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Bike-riding monkey attacks, drags Indonesian toddler – VIDEO

Jack Burton

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Bike-riding monkey attacks, drags Indonesian toddler – VIDEO | The Thaiger
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A video showing a monkey grabbing and dragging a toddler along a street in Indonesia has gone viral, leaving netizens around the world arguing over what actually happened. Was it a simian kidnap, a monkey mucking around, or a hungry monkey with evil intentions? Asiaone reports that the incident occurred in Surabaya, Indonesia last week.

The clip shows the monkey zooming down the street on a miniature motorbike and crashing into a group of children sitting on a bench. It jumps off the bike and starts dragging a baby girl away by the arm.

Seconds later, the monkey releases the girl who gets up and stumbles back to safety. Although she escaped with only minor abrasions on the forehead, the young girl was traumatised by the incident.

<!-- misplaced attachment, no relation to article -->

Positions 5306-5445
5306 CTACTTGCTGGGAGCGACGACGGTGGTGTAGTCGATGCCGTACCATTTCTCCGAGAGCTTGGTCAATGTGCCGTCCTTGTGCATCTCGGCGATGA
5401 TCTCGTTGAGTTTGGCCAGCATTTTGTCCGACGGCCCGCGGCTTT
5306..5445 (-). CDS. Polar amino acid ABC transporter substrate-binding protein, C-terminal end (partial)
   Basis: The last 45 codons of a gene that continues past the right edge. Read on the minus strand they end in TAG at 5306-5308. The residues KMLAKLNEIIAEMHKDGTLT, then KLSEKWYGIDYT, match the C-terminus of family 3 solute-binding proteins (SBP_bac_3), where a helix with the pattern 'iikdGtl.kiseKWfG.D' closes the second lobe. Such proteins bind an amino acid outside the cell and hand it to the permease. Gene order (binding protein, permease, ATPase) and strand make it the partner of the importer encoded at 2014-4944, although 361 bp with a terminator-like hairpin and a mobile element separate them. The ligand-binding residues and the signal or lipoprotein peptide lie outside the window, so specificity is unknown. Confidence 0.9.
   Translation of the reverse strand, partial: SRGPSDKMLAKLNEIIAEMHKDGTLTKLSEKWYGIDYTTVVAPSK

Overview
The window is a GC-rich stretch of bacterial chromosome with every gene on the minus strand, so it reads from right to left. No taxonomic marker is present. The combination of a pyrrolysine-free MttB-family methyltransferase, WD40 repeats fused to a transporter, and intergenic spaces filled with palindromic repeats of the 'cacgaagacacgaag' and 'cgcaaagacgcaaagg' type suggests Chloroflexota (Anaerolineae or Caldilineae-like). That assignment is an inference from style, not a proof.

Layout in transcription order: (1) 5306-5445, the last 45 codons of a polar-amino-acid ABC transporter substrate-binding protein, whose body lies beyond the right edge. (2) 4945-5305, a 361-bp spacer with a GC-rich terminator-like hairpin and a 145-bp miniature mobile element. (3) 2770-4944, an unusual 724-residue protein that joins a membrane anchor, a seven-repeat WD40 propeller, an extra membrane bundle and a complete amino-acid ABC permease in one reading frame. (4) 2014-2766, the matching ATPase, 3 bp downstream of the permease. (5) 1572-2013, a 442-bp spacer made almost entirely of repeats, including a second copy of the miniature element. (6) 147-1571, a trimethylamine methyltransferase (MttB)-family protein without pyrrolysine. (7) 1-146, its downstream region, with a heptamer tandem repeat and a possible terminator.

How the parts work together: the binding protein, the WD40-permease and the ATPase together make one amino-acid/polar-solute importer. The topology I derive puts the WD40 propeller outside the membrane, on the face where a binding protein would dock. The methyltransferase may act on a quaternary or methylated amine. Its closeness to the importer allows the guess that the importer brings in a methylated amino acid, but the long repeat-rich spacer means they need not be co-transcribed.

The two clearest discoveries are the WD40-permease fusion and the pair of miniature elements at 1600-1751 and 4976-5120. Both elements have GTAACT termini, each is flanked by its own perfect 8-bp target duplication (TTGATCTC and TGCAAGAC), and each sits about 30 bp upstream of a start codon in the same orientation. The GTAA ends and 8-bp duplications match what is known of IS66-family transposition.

Since the clip went viral, there has been an avalanche of speculation as to what actually happened. Some Twitter users say it was an attempt to abduct the child for human trafficking.

But some sharp-eyed viewers noticed what appears to be a rope around the monkey’s neck and pointed out that it was clearly being dragged, shifting the attention to the issue of animal cruelty.

Bike-riding monkey attacks, drags Indonesian toddler - VIDEO | News by The ThaigerBike-riding monkey attacks, drags Indonesian toddler - VIDEO | News by The Thaiger

It turns out that the monkey was part of a traditional street performance known as topeng monyet (masked monkey). Performances typically involve a long-tailed monkey performing tricks for money while wearing a doll mask. The monkey’s motivations, and those of its owner, remain unclear.